On What Grounds Can I Contest or Challenge a Will?

A will may be contested for a variety of reasons. There may be a dispute over its interpretation, a person may have multiple wills, or the health of the testator (a.k.a. the person who made the will) is at issue. In order to contest or challenge a will in Colorado you must have the legal right to do so. This legal right is called “standing,” and in Colorado only interested parties have standing to contest a will. An “interested party” in this context means someone who has been named as a beneficiary under the will, someone who would have inherited from the deceased if there was no will, or someone who has a potential legal stake in the deceased’s assets. This can include creditors and heirs of the deceased.

In addition to standing, there should also be valid grounds upon which a will may be contested. In Colorado, there are several reasons that an interested party will have standing to contest a will. Below we outline the main reasons that a will may be challenged or contested.


  • Lack of testamentary capacity


In Colorado, any person over the age of 18 legally has the mental capacity to make a will. The issue is whether the testator was of sound mind when they executed their will.

In order to challenge capacity, there should be evidence that the testator lacked it when the will was made. There is no requirement that the testator continue to have capacity after validly executing their will. The only time frame that matters is the time at which the will was executed.

To determine whether the testator had capacity, Colorado courts consider several factors including whether the testator understood that they were making a will, the extent and nature of their property, and how the will distributes their property and if that coincides with their intentions.


  • Undue Influence


Undue influence is a situation where someone was able to exert control over the testator to change their will due to their relationship with the testator. States vary in the requirements to satisfy a challenge on undue influence grounds. In Colorado, it’s considered undue influence when someone’s actions take away the free will of the testator, and as a result of their actions, the testator executes a will that has provisions they would not have included if they were not subject to undue influence. In certain situations, undue influence is presumed if the beneficiary accused of exerting it was in a confidential or fiduciary relationship (e.g. attorney-client) and was involved in the will’s preparation or execution.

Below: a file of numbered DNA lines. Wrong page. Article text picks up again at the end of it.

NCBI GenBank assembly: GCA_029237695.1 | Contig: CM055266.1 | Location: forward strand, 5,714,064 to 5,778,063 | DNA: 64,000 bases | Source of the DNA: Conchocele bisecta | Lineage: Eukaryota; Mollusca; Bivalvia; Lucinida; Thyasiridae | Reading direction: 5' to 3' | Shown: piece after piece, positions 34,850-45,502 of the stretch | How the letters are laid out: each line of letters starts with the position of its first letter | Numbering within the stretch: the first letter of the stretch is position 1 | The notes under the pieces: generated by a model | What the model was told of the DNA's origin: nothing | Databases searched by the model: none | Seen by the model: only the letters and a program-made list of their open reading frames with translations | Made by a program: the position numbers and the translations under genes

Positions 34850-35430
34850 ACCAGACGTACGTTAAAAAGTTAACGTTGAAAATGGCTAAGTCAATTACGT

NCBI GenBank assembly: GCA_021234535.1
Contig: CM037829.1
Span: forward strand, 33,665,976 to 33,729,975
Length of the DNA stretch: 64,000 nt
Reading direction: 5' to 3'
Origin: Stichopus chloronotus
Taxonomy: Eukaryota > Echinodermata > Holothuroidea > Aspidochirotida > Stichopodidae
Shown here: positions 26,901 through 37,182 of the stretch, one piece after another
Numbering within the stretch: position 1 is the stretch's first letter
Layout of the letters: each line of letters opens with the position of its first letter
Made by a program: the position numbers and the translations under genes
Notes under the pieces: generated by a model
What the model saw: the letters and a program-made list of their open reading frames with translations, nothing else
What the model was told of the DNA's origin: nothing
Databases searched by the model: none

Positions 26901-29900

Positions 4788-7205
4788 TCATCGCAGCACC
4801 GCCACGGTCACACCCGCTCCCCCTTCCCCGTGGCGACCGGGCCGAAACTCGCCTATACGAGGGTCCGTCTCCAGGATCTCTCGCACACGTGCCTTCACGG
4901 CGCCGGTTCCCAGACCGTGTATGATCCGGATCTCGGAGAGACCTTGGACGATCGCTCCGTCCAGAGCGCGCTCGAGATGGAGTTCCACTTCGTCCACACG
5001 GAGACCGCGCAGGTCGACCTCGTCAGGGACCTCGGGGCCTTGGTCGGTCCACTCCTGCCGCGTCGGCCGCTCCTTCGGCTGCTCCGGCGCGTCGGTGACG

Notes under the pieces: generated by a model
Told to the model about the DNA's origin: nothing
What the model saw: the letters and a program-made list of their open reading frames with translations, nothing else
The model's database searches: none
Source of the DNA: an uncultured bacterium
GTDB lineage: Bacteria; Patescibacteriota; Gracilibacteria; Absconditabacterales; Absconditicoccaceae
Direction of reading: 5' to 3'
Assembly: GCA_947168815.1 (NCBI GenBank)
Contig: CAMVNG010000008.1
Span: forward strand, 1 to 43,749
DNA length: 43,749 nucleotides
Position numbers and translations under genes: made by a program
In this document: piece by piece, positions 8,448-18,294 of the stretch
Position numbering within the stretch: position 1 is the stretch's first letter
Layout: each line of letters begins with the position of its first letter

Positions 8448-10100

• Fraud


Fraud can occur in a number of situations. A person may commit fraud by lying to the testator in order to induce them to make or change a certain bequest in their favor in a will. They may also lie to a testator and lead them to believe that a document they are signing is a will they have already drafted but is instead something else.

Contesting a will is a unique and specialized process that is often confusing. Not only have you dealt with the death of a loved one, but now there is the added stress of litigation. At Hulbert & Associates we have the experience to help relieve your stress, to ensure that the desires of the decedent are carried out properly and with respect, and to guide you through the process. Contact us today to find out more about how we can help.

Written by Lori Hulbert

Together the attorneys of the firm have nearly 30 years of experience in the fields of estate planning, estate and trust administration, estate and trust litigation, guardianships and conservatorships and civil litigation.